By Alexis Ahlzadeh; August 7, 2013

The guys of Charlotte-born rock band, Bubonik Funk, are no strangers to the stages of Athens, but their show on Friday will be their first at the Georgia Theatre. Stefan Kallander, lead guitar and back-up vocals, says “we’ve probably played Nowhere bar at least five or six times, and a few times at New Earth,” but he says of their show on Friday night, they’re “really excited to experience it.” Us Athenians should be excited as well, as Bubonik Funk has been playing for about eight years now and their sound, which they describe “definitely expands from funk and rock” is pleasing audiences from Atlanta to Boston.

Their musical inspirations are widely diverse, “everything from Led Zeppelin and Hendrix to Radiohead and Kimbra, even some hip-hop like A Tribe Called Quest,” and this mixture is apparent in their music. Their songs are heavily soulful, which stems from the “old soul” influence of artists like Curtis Mayfield and  Earth, Wind and Fire. They’ve produced 3 albums now, “OTB”, “Wink at the Devil”, and their most recent, “Zabooki”, which Kallander says is his favorite album they’ve made. Since Zabooki, they’ve also released an EP, “Live at Amos Southend” from a show in their hometown of Charlotte. Since taking their talents on tour, which spanned all around the East Coast, they’ve really been enjoying their times in Athens, where “people really seemed to be excited about the music.” He says of Athens, “it has a really condensed and unique artistic and musical atmosphere, I feel like there’s so much culture crammed into those few block downtown.” Though they’ve enjoyed visiting places like Philadephia, Wilmington, and Boone on their tour, Kallander claims that “Athens appreciates music as a whole more than your average smaller college town.” We sure do, Mr. Kallander.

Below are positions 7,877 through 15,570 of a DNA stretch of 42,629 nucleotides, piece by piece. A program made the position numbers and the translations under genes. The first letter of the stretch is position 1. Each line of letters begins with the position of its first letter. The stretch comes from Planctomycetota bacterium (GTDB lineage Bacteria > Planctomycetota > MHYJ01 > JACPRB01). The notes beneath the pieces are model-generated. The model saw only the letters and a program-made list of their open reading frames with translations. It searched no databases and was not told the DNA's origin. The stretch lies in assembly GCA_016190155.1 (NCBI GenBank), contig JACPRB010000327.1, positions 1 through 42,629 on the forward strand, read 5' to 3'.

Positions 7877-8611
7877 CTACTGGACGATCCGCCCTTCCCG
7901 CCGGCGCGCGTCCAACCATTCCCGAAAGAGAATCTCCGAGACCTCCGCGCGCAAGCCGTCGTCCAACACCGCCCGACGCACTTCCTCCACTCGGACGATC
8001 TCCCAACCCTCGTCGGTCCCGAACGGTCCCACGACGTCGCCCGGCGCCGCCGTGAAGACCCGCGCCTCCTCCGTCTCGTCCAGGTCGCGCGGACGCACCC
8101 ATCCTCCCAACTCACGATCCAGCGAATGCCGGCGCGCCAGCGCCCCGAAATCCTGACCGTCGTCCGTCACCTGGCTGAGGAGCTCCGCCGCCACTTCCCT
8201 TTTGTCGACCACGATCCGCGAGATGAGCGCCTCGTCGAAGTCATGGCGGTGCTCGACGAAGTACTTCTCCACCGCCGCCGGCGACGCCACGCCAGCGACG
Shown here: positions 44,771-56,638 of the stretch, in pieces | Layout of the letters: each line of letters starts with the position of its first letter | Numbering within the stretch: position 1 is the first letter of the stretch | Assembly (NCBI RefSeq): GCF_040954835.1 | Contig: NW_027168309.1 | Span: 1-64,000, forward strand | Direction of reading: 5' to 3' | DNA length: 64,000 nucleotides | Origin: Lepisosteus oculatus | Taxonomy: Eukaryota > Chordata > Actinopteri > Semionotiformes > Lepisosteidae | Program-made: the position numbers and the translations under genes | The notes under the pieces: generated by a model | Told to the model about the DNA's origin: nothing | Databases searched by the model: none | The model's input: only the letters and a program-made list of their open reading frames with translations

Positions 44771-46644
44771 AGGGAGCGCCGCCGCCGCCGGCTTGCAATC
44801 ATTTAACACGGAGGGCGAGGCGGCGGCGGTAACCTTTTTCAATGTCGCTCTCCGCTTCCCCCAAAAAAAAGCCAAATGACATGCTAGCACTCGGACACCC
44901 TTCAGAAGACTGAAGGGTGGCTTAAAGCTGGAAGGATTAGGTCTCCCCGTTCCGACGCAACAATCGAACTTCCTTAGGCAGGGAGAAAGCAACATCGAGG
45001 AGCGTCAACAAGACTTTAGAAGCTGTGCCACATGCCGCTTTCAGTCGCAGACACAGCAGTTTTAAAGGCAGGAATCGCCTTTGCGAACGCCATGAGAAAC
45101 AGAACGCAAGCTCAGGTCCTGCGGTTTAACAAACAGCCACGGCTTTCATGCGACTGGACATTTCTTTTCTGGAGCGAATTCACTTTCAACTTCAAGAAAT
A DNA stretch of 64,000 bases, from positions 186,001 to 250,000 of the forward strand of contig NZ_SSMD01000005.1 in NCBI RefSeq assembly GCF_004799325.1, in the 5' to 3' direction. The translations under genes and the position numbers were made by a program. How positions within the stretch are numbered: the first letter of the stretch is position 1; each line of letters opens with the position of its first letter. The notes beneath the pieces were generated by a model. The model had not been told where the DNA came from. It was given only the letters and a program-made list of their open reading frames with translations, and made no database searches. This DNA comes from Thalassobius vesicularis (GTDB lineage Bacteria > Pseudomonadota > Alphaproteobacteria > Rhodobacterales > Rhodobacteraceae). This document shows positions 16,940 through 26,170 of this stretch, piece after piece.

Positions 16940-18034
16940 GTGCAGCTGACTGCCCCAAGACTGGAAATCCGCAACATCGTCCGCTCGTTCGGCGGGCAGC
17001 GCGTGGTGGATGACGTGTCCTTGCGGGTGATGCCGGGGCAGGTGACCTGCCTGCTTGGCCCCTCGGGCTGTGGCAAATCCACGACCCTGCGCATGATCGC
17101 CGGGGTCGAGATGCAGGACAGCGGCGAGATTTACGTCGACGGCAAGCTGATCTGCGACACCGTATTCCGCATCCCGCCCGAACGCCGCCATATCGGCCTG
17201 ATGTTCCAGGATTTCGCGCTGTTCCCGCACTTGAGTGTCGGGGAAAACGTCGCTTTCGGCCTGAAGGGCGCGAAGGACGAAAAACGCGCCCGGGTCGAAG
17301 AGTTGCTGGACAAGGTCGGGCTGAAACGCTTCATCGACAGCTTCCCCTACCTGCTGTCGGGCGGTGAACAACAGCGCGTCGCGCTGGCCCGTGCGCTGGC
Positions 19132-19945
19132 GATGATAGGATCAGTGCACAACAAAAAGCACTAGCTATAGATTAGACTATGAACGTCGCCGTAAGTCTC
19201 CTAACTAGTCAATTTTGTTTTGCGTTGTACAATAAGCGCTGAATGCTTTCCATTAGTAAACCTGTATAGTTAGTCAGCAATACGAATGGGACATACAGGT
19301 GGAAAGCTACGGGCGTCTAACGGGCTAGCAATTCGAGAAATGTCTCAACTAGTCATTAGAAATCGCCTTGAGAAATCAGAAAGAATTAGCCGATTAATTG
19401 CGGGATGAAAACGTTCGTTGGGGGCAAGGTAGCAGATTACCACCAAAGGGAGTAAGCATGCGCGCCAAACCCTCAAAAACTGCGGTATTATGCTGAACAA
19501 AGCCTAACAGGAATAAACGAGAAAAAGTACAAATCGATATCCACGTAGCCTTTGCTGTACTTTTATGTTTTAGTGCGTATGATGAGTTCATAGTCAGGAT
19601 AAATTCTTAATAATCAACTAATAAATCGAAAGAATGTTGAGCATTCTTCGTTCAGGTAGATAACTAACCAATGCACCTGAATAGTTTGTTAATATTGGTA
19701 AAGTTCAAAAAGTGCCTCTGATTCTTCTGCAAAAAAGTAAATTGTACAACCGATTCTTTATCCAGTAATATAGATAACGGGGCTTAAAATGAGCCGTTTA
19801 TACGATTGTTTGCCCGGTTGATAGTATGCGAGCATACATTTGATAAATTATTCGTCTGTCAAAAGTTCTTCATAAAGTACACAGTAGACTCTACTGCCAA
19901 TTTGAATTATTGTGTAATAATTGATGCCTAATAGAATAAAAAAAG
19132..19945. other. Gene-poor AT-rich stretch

Bubonik Funk logo

Kallander describes their songwriting process as “pretty collaborative”. When it comes to writing music, “we all add our own twist, since we’re all coming from different places,” and the final product comes out perfectly smooth. When I asked Kallander how he feels when he’s playing music, he responded, “I know it sounds kind of cliché, but orgasmic is definitely a real description.” He describes the intimacy of performing, “to go out and push it into peoples’ ears with hundreds of wattage behind you, it’s great.” When asked about the future of the band, Kallander seemed excited for bigger things, like “pushing out west a little more, if not all the way to the West Coast.” They’ll be playing at venues similar in size to the Georgia Theatre all over the East Coast, but are reaching for national audiences, “definitely in terms of College towns and public radio”. They’re playing a three-night run in Asheville in August and then “hitting the road pretty hard” through places like New York, Boston, Rhode Island and Philly. Kallander says “hopefully we’ll have some new tunes in September or October,” and they’ll be at the Atlanta Sweetwater Brewery on September 12th.

                  Bubonik Funk has “always got a groove, it always has a good pocket of rhythm, and from there it streams into rock, sometimes pop, funk, r&b.” Luckily, the band will be dosing us with funk rock on the rooftop of the Georgia Theatre this Friday, August 9th, so prepare yourselves for a funky (free) time!